In Saturday's editorial, the Boston Globe criticized the BPL for demanding an almost $300 administrative fee from the Friends of the Connolly Library which planned to hold its book sale at the library while the building was closed. The proceeds of the sale were to benefit the library's programs. Calling it "no way to treat a friend," the editors called on the BPL to be wary of alienating library Friends groups who provide the branches with many things the BPL does not. The $280 fee policy was "conceived and negotiated" with the BPL in 2006 by David Vieira, the president of the CityWide Friends of the Boston Public Library (CWFBPL), an organization friendly enough with the BPL's administrators to have a link on the BPL web site. (No other local Friends group, including the Friends of the South End Library, is provided with such a link.) Although CWFBPL's mission is to support Friends citywide, Mr. Vieira's record is spotty: he consistently called for the closing of several branches long before the BPL trustees did, including Washington Village and Uphams Corner, apparently without checking with those local libraries first. Nor did Mr. Vieira check with library Friends groups about the $280 fee they would be charged for their fundraisers and events at the branches. The BPL trustees approved the fee in 2006. Since local libraries are open only one evening a week, and never on Sundays, or Saturdays during the summer, finding free and safe space for meetings and events is a challenge for neighborhood associations and Friends groups. At the South End Library, meetings of its neighborhood groups can take months to schedule and, if canceled, to reschedule. Book groups, authors' series, library Friends meetings all have to jostle to sign up for the one night a week the library space is available. Library fundraisers rarely raise more than $700, moreover, so a $280 bite for facility's use hurts. As a result of the fee, the Jamaica Plain branch's Friends group may have held its last fundraiser this year: the annual event, a standing-room only concert of Celtic music and culture by the Gloucester Hornpipe and Clog Society, nets $650 on average, according to Don Haber, co-chair of the JP Friends. Over the nearly dozen years GHCS has performed at the JP branch, some $7,000 was collected for patrons' free museum and zoo passes, reading programs, required books for summer reading and library furniture. The musicians, passionate JP library supporters, played for free and volunteers took care of the rest. The library's facilities were used without charge. "We can't afford to pay for the space," wrote David Rosen, founder of the music group, in an email to BPL's Neighborhood Services Manager Christine Schonhart last year, asking her to waive the fee. Schonhart, declined, responding that if each of the 26 local branches asked for only three waivers each year, it "adds up to $21,000--an amount that could save someone's job, purchase new materials or computers, or provide email repairs and upgrades to our facilitie," she added. JP Friends had no luck asking the BPL trustees to reverse the charge either: chair of the board Jeffrey Rudman dismissed their complaint at the July 2009 trustees meeting, saying he did not want to micromanage "such small amounts" and that he stood by the trustees' decision to charge the fee. Eventually, it was waived for the 2010 Celtic concert in March, but from here on, it will be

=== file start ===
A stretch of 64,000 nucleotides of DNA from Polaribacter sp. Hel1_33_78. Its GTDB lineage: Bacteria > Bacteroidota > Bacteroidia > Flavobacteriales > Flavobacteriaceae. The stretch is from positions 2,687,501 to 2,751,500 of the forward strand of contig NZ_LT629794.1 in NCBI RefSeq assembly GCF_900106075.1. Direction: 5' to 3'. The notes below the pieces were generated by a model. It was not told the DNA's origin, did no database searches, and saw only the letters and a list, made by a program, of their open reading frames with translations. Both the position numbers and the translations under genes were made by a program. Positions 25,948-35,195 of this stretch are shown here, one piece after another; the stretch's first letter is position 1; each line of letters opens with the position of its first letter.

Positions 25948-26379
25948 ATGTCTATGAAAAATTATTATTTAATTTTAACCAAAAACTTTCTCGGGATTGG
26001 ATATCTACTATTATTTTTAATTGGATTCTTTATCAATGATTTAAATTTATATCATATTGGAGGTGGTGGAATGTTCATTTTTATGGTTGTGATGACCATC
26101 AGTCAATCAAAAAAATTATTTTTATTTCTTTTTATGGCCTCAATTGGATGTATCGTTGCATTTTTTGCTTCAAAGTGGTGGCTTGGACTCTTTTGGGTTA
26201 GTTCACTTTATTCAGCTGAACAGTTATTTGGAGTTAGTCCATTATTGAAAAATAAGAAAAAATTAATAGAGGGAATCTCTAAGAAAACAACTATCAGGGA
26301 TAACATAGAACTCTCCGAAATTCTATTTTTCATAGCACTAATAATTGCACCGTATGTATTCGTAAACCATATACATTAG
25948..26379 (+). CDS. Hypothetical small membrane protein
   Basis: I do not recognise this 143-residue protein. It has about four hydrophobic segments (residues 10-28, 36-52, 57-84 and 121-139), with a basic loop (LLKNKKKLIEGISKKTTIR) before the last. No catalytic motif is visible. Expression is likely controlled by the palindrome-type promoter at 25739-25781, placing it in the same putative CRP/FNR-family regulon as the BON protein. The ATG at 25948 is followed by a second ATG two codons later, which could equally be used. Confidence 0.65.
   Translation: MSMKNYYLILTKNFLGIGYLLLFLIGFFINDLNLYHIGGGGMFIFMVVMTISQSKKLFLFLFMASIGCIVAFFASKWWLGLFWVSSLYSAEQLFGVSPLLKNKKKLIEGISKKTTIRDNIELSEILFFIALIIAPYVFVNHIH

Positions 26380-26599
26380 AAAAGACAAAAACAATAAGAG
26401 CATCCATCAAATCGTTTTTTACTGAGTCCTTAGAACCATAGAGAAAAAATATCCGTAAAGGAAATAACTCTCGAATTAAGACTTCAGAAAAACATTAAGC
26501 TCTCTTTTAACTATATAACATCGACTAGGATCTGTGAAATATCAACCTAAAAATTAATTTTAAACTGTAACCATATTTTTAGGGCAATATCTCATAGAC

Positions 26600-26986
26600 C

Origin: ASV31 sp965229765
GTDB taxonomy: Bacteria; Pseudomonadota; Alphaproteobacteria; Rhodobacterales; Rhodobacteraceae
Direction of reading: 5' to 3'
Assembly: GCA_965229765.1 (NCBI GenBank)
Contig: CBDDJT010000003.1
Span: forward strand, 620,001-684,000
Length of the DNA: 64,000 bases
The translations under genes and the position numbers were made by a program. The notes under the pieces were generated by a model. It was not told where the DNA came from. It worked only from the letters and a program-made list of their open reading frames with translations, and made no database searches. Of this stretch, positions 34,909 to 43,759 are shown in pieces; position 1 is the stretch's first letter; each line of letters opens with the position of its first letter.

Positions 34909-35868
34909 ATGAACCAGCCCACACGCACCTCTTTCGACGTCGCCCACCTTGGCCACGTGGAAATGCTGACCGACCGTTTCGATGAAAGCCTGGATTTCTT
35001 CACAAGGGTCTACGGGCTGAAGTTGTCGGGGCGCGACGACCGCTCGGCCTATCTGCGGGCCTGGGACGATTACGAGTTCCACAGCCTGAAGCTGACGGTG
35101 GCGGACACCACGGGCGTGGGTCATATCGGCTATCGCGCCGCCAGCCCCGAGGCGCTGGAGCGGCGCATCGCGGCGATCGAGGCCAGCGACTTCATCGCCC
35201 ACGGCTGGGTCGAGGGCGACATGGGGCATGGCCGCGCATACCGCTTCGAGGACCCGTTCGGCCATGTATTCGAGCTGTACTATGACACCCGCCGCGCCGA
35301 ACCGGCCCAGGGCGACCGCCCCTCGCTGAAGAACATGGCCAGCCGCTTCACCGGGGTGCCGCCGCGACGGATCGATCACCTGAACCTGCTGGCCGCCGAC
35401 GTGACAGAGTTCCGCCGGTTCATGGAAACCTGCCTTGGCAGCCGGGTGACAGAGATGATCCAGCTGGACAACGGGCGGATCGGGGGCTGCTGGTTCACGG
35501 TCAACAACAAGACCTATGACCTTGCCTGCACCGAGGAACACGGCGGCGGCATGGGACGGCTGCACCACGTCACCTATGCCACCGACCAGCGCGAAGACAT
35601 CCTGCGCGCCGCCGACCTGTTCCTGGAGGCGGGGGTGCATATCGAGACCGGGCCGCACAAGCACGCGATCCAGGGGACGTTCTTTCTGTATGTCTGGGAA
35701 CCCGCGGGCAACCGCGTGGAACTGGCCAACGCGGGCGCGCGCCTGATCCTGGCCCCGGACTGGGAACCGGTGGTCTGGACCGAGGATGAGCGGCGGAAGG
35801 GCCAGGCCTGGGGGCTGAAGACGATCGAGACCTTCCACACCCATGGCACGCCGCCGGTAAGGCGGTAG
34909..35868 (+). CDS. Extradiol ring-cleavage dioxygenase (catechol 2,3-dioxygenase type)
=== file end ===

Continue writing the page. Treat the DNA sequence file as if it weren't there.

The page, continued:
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assessed, likely ending the popular fundraiser for the JP branch.